Using components in iteration

We can make our code even cleaner by creating a component that is responsible for rendering a single Pokemon. Create a new file called src/components/OnePokemon.js with the following code:

function OnePokemon(props) {

  const poke = props.poke;

  return (
    <section key={poke.name}>
      <h1>{poke.name}</h1>
      <img src={poke.img} alt={poke.name} />
    </section>
  );
}

export default OnePokemon

Now, we can clean up the Pokemon component and make it even easier to understand. Add the code below to Pokemon.js:

import data from "../data/data";
import { Loop } from "merced-react-hooks";
import OnePokemon from "./OnePokemon";

function Pokemon(props) {
  // render data in jsx
  return (
    <div>
      <Loop
        withthis={data}
        dothat={(poke) => <OnePokemon poke={poke} key={poke.name} />}
      />
    </div>
  );
}

export default Pokemon;

Currently, Pokemon is only handling iterating over the Pokemon data. OnePokemon is handling how one Pokemon would appear. Writing our code in this manner makes for a clearer separation of concerns, so it is easier to read component files.

Props.children

children is the only prop that doesn’t require an explicit declaration in the following style:

<Component prop1="value1" prop2="value2">This text is passed as the children prop</Component>

Instead, the children prop consists of everything in between the opening and closing component tags. Create a new file src/components/Children.js. Add the following boilerplate to children.js:

function Children(props) {

  console.log(props.children);

  return <h1>Children</h1>;
}

export default Children;

Let’s use our children.js component in App.js. Examine the console.log after updating App.js:

import Pokemon from "./components/Pokemon";
import Children from "./components/Children";
import "./styles.css";

export default function App() {
  return (
    <div className="App">
      <Children>
        This text is the children prop
      </Children>
      <Pokemon />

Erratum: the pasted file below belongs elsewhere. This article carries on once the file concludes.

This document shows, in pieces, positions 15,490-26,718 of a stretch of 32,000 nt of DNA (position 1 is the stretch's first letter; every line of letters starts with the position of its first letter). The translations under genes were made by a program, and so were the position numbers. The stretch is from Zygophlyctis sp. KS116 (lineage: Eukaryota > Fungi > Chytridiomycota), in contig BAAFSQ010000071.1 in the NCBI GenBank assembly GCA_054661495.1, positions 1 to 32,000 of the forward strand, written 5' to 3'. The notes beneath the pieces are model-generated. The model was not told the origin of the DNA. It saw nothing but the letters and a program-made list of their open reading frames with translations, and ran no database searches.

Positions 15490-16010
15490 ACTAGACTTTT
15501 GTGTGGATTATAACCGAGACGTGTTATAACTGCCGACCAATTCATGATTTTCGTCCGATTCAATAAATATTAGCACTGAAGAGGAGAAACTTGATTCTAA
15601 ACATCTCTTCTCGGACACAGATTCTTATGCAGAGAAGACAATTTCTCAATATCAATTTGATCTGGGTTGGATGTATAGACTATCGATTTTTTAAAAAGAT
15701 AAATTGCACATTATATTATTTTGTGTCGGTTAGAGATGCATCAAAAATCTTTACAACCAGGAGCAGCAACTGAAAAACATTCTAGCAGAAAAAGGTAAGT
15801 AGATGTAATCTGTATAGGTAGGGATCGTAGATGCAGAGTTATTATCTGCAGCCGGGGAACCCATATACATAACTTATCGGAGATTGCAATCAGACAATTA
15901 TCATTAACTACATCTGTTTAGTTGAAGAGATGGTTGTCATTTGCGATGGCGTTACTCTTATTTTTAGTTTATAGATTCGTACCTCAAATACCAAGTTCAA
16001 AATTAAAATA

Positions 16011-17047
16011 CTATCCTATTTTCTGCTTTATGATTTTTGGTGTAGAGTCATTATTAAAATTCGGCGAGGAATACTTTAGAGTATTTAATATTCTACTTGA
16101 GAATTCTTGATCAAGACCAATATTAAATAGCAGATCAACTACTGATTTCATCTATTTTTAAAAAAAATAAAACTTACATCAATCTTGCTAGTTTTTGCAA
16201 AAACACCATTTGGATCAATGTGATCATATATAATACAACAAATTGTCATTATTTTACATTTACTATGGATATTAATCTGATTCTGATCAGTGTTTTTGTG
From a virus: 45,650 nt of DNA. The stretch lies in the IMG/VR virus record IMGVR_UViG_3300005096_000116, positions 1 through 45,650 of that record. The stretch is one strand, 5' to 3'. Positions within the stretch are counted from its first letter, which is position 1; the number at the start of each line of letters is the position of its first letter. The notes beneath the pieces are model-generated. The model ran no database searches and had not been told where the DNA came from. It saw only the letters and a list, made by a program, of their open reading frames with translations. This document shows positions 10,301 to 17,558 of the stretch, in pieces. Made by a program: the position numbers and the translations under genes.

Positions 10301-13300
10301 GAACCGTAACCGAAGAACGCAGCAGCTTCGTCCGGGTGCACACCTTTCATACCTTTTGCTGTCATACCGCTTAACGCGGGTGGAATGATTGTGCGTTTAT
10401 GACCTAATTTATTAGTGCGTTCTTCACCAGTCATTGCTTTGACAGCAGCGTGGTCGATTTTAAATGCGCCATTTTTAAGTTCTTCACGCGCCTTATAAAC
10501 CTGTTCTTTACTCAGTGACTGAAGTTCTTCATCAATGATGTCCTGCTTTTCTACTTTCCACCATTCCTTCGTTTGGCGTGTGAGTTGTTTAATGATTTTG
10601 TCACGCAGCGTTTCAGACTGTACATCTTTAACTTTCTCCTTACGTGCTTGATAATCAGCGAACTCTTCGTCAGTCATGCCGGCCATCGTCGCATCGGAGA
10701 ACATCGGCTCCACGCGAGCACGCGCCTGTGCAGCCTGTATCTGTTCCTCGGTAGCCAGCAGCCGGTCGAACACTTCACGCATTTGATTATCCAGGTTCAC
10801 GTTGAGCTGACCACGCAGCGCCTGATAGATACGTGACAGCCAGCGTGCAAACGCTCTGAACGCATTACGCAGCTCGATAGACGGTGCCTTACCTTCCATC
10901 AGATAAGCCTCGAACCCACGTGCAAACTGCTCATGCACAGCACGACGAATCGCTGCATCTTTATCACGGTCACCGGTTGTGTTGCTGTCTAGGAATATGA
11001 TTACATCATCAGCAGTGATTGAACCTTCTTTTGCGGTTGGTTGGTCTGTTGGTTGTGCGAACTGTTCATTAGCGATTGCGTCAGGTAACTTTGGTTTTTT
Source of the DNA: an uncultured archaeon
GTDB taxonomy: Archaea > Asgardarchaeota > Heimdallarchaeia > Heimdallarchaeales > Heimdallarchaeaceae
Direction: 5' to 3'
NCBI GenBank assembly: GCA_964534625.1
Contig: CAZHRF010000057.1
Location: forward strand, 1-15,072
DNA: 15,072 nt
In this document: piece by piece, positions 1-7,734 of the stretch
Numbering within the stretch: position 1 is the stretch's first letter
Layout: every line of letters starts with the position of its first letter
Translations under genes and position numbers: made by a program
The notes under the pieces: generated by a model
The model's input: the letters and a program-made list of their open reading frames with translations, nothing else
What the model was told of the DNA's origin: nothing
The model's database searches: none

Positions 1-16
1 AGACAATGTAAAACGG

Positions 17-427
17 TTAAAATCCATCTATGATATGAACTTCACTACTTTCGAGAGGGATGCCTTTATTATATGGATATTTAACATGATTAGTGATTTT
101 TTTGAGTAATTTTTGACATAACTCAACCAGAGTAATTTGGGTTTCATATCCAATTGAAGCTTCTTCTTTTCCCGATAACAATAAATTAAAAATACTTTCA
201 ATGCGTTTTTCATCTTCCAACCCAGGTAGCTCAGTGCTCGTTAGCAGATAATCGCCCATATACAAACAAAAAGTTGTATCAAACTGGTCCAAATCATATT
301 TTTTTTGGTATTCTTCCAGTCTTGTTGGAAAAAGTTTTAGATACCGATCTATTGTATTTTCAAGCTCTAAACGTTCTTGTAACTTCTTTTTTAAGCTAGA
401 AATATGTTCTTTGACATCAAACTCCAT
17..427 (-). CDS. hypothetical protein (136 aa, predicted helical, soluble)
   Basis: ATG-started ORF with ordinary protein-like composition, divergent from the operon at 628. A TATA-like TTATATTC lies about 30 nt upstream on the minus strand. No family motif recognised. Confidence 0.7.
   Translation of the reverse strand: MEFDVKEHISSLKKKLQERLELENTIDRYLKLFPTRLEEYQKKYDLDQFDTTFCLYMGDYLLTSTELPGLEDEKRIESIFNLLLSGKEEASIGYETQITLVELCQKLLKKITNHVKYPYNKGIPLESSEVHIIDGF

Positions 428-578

</div>
  );
}

The code in between the open and closing tags is passed as the children prop and is therefore logged. This can be used quite flexibly. Try out the following code and examine the results of the console.log afterwards:

<Children>
        {[1,2,3,4,5]}
</Children>

Now, children should be the array:

<Children>
        {() => {console.log("hello world")}}
</Children>

children should now be the function:

<Children>
        Some text before the function
        {() => {console.log("hello world")}}
</Children>

children should now be an array with the text as the first element and the function as the second. Essentially, you can pass any type of data as the children prop, and you can even pass multiple values as the children prop.

We can use this to our advantage. Update the code one more time as follows:

      <Children>
        {(props) => <h1>{props.word}</h1>}
      </Children>

Notice that the function looks like a component, a function that receives props and returns JSX. Let’s refactor Children.js to take advantage of that:

function Children(props) {
  console.log(props.children);

  return <div><props.children word="it works"/></div>;
}

export default Children;

We were able to use the children prop as a component because it was a function that met the rules of being a component.

children allows us to use create some pretty unique utility components. I created a function called createTransform to make the process easier inside the merced-react-hooks library. createTransform makes components that perform a transform on their children, like adjusting a date format or capitalization.



Let’s use createTransform to make each Pokemon’s name all caps and in pink:

import { createTransform } from "merced-react-hooks";

// Create Transform Component that takes child and returns replacement
const AllCapsPink = createTransform((c) => (
  <span style={{ color: "pink" }}>{c.toUpperCase()}</span>
));

function OnePokemon(props) {

  const poke = props.poke;

  return (
    <section key={poke.name}>
      <h1>
        <AllCapsPink>{poke.name}</AllCapsPink>
      </h1>
      <img src={poke.img} alt={poke.name} />
    </section>
  );
}

export default OnePokemon;

Delivering data in your app

We can also pass data as props in our application, however, it can become quite tedious as our component tree grows larger and larger. If you have data that is shared among three or more components, you may want to use a feature in React called Context to make it available to your entire app.

We can have multiple contexts to deliver different types of data. We’ll create a context to deliver some theme data. Essentially, we’ll follow the pattern below:

  • Create a new context object
  • Create a variable or a state if the data might change with data we want to share
  • Create a custom component to wrap the provider. The provider is the component responsible for making the context available
  • Create a custom Hook to make it easy to use the context in our app